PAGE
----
How many hours do you spend on your Smartphone per day?
Or perhaps 5 hours?
It’s not surprising because, according to Statista Research Department, an average Smartphone user spends about five to six hours a day on their phone.
This is excluding work-related use!
And with smartphones coming in various sizes, brands, and screen sizes, your website must look good and easy to use on any phone.
This is where a responsive design helps.
Websites with a responsive design work well and look good on all devices, like desktops, laptops, smartphones, and tablets. These web designs tend to anatomically adjust to different screen sizes, resolutions, and orientations as per the phone you use.
The good news is that there’s a 10-point checklist to check if your website has a responsive design and looks great on all devices.
Here are ten tests you can do to ensure your site has a responsive design.
The navigation bar is an integral part of your website providing for quick navigation to different website sections and pages and device changes.
Checking and using the right navigation bar is essential to ensure it provides a good user experience.
For example, a hamburger menu strategy is great for small screens because users look for it if they can’t find an alternative. However, the @media queries with Meta tag may end up insufficient to be clicked if scaled down on the mobile screen.
Developers may use different fonts and design methods on their websites. However, not all fonts are universally supported.
Depending on the encoding format, some may transform into random characters or device codes.
Therefore checking fonts on multiple devices is necessary to ensure your website has a responsive design.
With most internet users using mobile devices, first test your design to respond and suit small screen devices and then move to larger screens.
According to a study conducted by Forrester Consulting, the average website visitor’s threshold for a web page to load in 2 seconds. So it’s very likely your visitor will hit the back button if your loader still rotates after 2 seconds.
That’s why checking website speed is important.
Heavy elements like images and videos may take longer to load on smaller devices like mobile with lower bandwidth. Using the same images used on big screens like laptops will increase the loading time and frustrate your end-users.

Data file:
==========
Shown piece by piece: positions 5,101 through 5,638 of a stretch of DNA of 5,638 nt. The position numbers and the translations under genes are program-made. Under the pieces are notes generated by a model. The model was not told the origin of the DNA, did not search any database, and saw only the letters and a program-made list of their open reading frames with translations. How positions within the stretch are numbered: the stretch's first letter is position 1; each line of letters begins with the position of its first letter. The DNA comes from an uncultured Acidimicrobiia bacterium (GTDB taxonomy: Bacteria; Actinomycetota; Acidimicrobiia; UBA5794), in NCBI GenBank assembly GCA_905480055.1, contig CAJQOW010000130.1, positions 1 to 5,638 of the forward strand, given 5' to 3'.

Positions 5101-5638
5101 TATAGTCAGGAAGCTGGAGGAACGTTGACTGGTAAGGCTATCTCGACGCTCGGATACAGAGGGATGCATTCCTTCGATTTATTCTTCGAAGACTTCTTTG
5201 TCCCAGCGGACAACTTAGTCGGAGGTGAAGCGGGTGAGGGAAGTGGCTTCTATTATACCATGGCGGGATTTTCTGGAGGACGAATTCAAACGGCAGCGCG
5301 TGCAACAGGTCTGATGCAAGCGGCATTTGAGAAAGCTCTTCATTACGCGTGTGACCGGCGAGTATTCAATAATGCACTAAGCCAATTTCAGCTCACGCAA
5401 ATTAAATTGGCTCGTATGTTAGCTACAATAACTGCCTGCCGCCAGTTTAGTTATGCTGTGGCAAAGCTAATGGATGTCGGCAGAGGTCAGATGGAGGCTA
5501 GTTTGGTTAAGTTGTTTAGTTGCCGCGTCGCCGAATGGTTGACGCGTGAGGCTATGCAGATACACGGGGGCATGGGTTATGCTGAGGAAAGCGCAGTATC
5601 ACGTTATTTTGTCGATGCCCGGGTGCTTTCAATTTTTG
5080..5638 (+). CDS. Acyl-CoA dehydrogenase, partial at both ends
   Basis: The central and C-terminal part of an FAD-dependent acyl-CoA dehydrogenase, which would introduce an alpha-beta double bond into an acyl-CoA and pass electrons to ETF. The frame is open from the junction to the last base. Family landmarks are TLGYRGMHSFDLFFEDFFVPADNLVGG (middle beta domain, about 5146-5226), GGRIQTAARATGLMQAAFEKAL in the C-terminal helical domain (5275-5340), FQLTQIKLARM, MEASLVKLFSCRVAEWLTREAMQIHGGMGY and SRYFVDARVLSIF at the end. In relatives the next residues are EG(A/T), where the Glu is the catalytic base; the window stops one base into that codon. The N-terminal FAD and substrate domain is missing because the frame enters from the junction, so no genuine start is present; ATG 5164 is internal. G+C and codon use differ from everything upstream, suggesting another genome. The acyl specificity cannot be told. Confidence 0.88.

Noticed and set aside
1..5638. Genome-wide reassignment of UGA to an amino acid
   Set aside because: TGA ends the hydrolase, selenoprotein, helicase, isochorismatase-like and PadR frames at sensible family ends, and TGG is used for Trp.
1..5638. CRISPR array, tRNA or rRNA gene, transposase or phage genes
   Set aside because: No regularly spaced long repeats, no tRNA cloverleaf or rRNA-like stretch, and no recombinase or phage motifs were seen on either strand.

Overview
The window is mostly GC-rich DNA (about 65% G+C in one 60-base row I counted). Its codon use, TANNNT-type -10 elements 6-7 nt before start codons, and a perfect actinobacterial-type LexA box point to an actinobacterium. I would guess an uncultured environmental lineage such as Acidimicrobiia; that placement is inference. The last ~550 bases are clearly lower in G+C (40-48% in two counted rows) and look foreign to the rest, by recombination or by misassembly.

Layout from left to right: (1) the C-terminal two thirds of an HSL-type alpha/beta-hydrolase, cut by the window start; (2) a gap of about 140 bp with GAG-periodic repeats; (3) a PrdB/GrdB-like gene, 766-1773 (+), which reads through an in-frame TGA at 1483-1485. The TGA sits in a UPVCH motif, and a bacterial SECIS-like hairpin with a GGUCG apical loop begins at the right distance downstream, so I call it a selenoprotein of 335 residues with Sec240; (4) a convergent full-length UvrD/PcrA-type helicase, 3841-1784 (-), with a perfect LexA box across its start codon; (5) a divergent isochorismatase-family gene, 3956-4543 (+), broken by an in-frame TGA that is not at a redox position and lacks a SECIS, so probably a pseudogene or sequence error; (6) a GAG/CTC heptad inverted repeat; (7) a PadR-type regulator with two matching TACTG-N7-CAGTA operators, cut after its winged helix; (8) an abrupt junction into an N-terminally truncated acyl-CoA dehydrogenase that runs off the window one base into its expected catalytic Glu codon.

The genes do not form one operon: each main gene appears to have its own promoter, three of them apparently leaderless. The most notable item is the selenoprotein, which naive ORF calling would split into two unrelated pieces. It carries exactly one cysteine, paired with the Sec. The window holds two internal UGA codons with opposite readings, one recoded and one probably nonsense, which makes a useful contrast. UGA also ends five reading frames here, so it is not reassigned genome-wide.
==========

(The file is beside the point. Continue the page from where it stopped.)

The solution lies in using alternate methods to render the same images on smaller devices.
An out-of-proportion element that cuts through the boundary is easily recognizable. The wrong rendering and alignment will not bring in formidable results to your responsive web design.
It’s the tester’s job to align the different website elements correctly on the screen.
It’s easy to locate elements on bigger screens because of its more prominent viewing area. However, it’s not the case with mobile devices with their small screens.
Attempting to display everything as it is may lead to congestion and poor user experience.
It’s crucial to test to ensure the website is cross-browser compatible. You do this by manually or automatically viewing and exploring your website on any resolution, browser, or operating system to ensure it’s responsive.
Another essential part of checking your website’s responsive design is checking its interactive experience.
Some people may use a stylus for precise touch while others, their hands.
You need to check that no matter how the interactions occur; the experience should be the same. For example, the button shouldn’t be so small that the user clicks on two buttons while using their hand.
Popups are no doubt an excellent means to converting website visitors into subscribers and sales. However, did you know that if the popup isn’t displayed correctly, it may end up annoying your visitors? This only hurts your website reputation with search engines.
With responsive design testing, you ensure the popups are responsive and serve their purpose on any device. Non-responsive popups only trouble the user as the close button may land out of the boundary. On the contrary, responsive popups may entice the user to avail of whatever you have to offer.
Last but not least, always test the website like an end-user and not a tester. Testers think technically and may miss out on trivial bugs assuming no one will see them. However, there’s a chance of at least 1% of your site visitors getting irritated by that left-out bug!
You will go through the entire site if you test like an end-user doing everything a typical user will do. Like exploring the website, adding things to buy to the cart, and completing the transaction phase. You can thus notice any mistakes in the website responsiveness while completing the sales process.
Now here’s the checklist to use to see if your website has a responsive design. However, remember that checking for responsiveness is not a one-time solution.
With new devices entering the market every day, you need to keep checking the website for responsiveness. You never know which device offers a lousy user experience just because your website design isn’t responsive.